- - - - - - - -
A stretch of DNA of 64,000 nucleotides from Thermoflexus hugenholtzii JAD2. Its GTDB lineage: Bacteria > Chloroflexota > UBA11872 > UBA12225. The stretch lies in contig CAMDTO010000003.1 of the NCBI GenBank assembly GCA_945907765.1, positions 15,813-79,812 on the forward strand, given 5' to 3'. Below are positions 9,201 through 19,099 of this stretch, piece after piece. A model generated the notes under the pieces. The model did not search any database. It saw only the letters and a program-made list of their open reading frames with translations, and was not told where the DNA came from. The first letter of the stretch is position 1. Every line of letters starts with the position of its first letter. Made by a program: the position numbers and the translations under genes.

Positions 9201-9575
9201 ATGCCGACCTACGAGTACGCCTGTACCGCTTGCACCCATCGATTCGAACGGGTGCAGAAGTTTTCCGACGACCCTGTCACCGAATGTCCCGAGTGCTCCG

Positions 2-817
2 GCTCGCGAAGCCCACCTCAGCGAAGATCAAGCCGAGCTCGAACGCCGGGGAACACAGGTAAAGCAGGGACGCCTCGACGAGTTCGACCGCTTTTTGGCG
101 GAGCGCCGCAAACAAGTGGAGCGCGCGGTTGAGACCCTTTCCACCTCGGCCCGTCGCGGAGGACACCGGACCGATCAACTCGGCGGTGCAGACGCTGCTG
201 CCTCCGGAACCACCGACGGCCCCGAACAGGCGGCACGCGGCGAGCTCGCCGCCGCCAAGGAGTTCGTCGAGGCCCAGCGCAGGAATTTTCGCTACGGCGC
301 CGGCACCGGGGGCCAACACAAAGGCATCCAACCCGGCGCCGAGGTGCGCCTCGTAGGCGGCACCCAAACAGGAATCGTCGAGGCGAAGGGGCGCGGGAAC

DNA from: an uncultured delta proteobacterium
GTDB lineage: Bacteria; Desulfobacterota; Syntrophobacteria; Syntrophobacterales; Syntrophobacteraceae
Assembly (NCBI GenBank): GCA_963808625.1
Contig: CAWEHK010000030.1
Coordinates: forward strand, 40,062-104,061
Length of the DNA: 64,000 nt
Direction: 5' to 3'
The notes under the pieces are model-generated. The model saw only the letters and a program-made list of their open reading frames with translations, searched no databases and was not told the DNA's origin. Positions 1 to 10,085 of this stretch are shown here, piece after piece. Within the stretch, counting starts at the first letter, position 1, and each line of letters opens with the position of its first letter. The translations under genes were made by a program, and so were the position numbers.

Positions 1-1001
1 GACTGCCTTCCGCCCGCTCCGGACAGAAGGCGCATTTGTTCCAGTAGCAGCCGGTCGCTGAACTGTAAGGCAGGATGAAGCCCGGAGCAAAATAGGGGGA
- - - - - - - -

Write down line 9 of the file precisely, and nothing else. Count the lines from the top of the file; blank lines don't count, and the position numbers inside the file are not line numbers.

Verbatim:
DNA from: an uncultured delta proteobacterium